Meeting the School-Age Child Care Needs of Working Parents Facing COVID-19 Distance Learning: Policy Options to Consider

Gina Adams & Margaret Todd - Urban Institute


As this paper was being written, school systems across the country were increasingly announcing plans for full or partial distance learning to respond to COVID-19, and it seems likely that more school systems may implement these plans should the pandemic surge in the fall or winter. As a result, working parents with school-age children are faced with the challenge of how to ensure that their children are in a safe learning setting while they work—a challenge that is even more daunting for families with low incomes, families who face greater health risks, and families who face inequities in access to educational and health resources as well as employment options. Unfortunately, these challenges are even greater because the pandemic has seriously constrained before- and after-school programs along with the center-based and home-based child care settings that usually provide after-school and child care supports to working parents.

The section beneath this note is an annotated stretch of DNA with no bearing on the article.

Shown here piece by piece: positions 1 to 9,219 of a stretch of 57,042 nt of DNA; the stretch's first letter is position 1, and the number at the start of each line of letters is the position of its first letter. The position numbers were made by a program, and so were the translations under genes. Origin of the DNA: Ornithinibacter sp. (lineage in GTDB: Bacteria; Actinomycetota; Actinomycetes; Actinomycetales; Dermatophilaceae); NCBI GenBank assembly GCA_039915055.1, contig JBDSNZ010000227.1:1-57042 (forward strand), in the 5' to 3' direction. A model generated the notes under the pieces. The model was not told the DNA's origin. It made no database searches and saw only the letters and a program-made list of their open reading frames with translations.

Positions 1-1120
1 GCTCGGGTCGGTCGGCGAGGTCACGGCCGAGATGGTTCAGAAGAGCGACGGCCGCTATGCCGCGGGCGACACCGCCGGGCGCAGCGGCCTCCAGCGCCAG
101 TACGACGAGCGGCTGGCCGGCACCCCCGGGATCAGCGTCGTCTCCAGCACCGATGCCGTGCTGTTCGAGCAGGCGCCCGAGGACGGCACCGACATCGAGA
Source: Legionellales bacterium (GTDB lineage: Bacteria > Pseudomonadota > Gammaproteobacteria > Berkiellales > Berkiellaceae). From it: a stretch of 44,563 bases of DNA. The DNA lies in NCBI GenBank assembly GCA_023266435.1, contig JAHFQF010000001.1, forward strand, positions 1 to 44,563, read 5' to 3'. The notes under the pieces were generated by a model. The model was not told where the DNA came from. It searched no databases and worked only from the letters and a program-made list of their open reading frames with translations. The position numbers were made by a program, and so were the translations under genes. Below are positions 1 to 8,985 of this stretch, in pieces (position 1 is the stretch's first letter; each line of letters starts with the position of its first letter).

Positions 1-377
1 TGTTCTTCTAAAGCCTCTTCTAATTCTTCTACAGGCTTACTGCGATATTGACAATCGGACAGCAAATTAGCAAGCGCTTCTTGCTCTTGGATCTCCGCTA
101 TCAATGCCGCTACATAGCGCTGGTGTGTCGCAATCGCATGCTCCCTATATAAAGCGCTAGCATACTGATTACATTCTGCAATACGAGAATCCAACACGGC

This working paper gives an overview of the key issues and challenges facing both parents and after-school programs and child care providers as they try to ensure that school-age children are safe, supervised, and able to engage in quality distance learning while their parents work. It then lists policy strategies that policymakers could implement to better support these families and caregivers. These policy areas include cross-system coordination and collaboration, funding, child care subsidies, 21st Century Community Learning Centers, child care licensing, grants, training and technical assistance, and the Child and Adult Care Food Program.